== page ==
We’ve all been there.
Videos by American Songwriter
What do you do when you break up with someone (especially in an ugly way)? When they become somebody, yes, that you “used to know”?
Do you distance yourself? Probably. Do you ignore them? Maybe. Do you forget their very existence because they’re the worst person on Earth? Ha!
Well, Wouter André “Wally” De Backer, also known as the Belgian-Australian artist Gotye, put these feelings into words in one of the most popular songs of the century, “Somebody That I Used To Know.”
Let’s dive in.
Gotye, who has released four albums to date, has earned comparisons to Peter Gabriel and Sting in his career. But nothing he has done (or, really, can do) will match the heights he achieved over a decade ago in 2011 when “Somebody That I Used To Know” took over the world.
It hit No. 1 on Billboard and was the best-selling song of 2012. Why? Duh. We’ve all been there. It’s a universal song that became ubiquitous.
The hit track was first released on July 5, 2011, as the second single from his third studio album. It was first out in Australia and New Zealand. It then came out in December of 2011 in the U.K. and a few weeks later it hit the United States and Ireland.
In 2013, the song won two Grammy Awards for Best Pop Duo/Group Performance and Record of the Year.
The mid-tempo ballad samples Luiz Bonfá’s instrumental song “Seville” from his 1967 album Luiz Bonfa Plays Great Songs.
Today the multi-platinum track has been performed on major television shows like The Voice, American Idol, Saturday Night Live, and more. But how it came about was slow and steady.
“Writing ‘Somebody’ was a gradual and linear process,” said Gotye about the writing process in an interview with Sound on Sound. “I started with the Luiz Bonfa sample, then I found the drums, and after that, I started working on the lyric and the melody, and added the wobbly guitar-sample melody. After that, I took a break, and a few weeks later I came back to the session and decided on the chorus chord progression, wrote the chorus melody, and combined that with sounds like the Latin loop and some of the percussion and the flute sounds that further filled the space.
“At that point, I hit a brick wall. I was thinking: ‘This is pretty good, how can I get to the end really quickly?’ and I was trying to take lazy decisions to finish the song. I considered repeating the chorus, an instrumental bridge, or a change in tempo or key, I even considered finishing the song after the first chorus. But nothing felt like it was strong enough,” he continued.
“So the third session was all about writing the female part and changing the perspective. The arrangement of ‘Somebody’ is reflective of me moving towards using sounds that provide me with inspiration for a texture or a platform for an idea, and then through sonic manipulation and coming up with original melodies and harmonic ideas to make it my own,” he adds. “I guess the balance of sounds taken from records and samples I created myself is perhaps 50–50.”
Indeed, the addition of female singer Kimbra offers the song depth, a different perspective, and a foil to the track. Who is the good person, and who is the bad person? The interplay is marvelous.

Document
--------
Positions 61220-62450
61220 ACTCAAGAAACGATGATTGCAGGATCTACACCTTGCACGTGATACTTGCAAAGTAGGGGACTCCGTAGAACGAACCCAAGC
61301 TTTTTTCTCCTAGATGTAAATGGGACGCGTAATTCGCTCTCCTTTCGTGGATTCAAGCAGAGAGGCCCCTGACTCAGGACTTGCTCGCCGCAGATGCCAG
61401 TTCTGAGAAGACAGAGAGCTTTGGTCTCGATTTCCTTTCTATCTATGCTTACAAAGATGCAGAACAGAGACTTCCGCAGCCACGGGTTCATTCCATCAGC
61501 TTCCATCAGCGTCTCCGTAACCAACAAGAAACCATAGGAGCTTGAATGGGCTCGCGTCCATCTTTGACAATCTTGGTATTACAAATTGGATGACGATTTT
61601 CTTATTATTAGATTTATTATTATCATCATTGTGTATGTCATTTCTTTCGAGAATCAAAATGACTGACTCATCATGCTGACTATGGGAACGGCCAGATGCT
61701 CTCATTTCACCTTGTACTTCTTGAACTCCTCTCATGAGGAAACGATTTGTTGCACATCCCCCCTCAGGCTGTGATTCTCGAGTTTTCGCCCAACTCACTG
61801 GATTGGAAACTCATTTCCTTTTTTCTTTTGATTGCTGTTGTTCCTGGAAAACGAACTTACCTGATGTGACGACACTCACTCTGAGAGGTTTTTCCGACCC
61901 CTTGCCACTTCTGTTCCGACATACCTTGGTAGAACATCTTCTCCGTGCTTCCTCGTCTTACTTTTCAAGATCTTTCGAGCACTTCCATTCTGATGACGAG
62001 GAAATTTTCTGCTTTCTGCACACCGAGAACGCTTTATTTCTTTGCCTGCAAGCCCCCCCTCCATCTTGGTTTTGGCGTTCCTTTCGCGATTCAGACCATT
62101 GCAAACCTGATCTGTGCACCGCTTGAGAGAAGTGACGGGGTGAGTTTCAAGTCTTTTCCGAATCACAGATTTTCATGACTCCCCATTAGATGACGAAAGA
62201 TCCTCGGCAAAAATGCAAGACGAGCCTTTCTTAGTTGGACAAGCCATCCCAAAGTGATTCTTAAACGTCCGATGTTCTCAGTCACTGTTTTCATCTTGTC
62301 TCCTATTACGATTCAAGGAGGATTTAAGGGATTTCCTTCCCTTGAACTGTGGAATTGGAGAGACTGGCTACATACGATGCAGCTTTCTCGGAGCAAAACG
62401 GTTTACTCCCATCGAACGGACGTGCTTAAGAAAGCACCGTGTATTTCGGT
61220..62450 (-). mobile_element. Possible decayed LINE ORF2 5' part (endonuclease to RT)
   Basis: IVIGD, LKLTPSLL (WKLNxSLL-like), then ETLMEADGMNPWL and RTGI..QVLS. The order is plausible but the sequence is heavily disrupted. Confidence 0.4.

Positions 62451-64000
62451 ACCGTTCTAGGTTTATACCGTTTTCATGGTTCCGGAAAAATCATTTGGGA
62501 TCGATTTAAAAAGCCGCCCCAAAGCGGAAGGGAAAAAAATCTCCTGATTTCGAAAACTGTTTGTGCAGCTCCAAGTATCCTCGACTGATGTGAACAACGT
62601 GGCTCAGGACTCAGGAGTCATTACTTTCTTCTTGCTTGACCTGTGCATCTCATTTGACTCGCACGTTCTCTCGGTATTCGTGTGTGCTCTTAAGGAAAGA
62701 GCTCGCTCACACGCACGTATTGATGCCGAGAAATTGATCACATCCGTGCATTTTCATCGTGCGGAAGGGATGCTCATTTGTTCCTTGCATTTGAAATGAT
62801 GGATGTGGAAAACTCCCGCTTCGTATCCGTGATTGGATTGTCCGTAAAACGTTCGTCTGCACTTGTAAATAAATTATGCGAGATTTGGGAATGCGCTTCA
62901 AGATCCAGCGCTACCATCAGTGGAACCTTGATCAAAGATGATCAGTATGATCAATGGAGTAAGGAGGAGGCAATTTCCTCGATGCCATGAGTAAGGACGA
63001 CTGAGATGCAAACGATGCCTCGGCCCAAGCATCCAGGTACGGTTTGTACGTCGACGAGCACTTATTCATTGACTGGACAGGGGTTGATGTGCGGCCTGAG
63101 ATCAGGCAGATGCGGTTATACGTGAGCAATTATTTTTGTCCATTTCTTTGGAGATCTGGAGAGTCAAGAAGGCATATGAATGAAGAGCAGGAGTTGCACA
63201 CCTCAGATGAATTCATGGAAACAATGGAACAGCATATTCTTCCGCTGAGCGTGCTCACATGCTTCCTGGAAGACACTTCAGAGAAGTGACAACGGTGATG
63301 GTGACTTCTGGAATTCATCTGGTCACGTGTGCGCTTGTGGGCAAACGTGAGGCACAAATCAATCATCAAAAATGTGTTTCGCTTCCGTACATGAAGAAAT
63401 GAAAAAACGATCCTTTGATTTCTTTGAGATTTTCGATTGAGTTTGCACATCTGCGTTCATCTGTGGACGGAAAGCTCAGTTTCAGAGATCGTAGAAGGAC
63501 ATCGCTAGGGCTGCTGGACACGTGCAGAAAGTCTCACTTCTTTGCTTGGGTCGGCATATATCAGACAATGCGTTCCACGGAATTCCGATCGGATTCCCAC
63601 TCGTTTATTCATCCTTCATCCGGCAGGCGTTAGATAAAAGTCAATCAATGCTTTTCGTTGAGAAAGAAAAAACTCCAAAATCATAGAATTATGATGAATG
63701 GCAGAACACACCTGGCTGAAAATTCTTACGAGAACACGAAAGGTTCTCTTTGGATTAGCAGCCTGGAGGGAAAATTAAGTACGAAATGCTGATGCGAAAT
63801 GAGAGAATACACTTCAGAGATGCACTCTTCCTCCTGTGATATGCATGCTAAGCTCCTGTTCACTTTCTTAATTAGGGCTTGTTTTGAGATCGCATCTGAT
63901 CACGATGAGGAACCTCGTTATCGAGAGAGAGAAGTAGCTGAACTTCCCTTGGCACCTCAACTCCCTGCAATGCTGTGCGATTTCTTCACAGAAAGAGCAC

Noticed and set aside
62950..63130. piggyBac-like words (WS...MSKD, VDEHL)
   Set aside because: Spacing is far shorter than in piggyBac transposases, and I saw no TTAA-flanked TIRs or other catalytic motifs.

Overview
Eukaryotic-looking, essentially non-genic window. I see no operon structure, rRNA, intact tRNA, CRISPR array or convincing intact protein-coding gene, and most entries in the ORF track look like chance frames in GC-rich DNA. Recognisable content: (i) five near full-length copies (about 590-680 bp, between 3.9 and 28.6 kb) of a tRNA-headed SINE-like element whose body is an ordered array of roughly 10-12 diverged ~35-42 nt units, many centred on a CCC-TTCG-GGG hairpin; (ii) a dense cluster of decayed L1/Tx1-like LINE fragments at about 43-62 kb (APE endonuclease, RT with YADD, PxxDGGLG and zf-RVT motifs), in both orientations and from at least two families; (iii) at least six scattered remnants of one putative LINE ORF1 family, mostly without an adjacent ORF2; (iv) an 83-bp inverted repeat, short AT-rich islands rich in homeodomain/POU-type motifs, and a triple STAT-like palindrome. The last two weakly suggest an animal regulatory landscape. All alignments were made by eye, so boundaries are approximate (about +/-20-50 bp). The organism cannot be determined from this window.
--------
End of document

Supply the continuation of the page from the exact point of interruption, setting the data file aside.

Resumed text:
The four-minute song was recorded between January and May of 2011. He was looking for a “high profile female vocalist” but cancelled early sessions as he was struggling to find the right artistic move.
Kimbra, Gotye says, later “lucked out as the replacement.” Gotye had also tried his girlfriend, Tash Parker, but “somehow their happiness meant that it didn’t work out.”
He followed the recommendation of the song’s mixer and used Kimbra’s vocals. Many have since compared her to Katy Perry.
Said Gotye of the song’s inspiration and meaning, it was “definitely drawn from various experiences I’ve had in relationships breaking up, and in the more reflective parts of the song, in the aftermath and the memory of those different relationships and what they were and how they broke up and what’s going on in everyone’s minds. Yeah, so it’s an amalgam of different feelings but not completely made up as such.”
While the whole song is meaningful, from the first to the last word, let’s look at the opening stanza and the chorus to illustrate style, tone, and import:
The opening stanza:
Now and then I think of when we were together
Like when you said you felt so happy you could die
Told myself that you were right for me
But felt so lonely in your company
But that was love and it’s an ache I still remember
But you didn’t have to cut me off
Make out like it never happened
And that we were nothing
And I don’t even need your love
But you treat me like a stranger
And that feels so rough
You didn’t have to stoop so low
Have your friends collect your records
And then change your number
I guess that I don’t need that though
Now you’re just somebody that I used to know
Sound familiar? Likely so!
The Music Video
Produced, directed, and edited by Natasha Pincus, the music video for the track was almost as ubiquitous as the song itself.
It features tasteful nudity, body painting, sonic arguing, and displays both Gotye and Kimbra for our eyes to see what our ears already had. And Gotye’s literal mouth is a sight to behold, up there in the pantheon of legendary singers’ mouths like Mick Jagger and Steven Tyler.
As of this writing, the song has nearly two billion views. Stunning stuff.
Check it out below and feel seen all over again.
(Photo by Gary Wolstenholme/Redferns via Getty Images)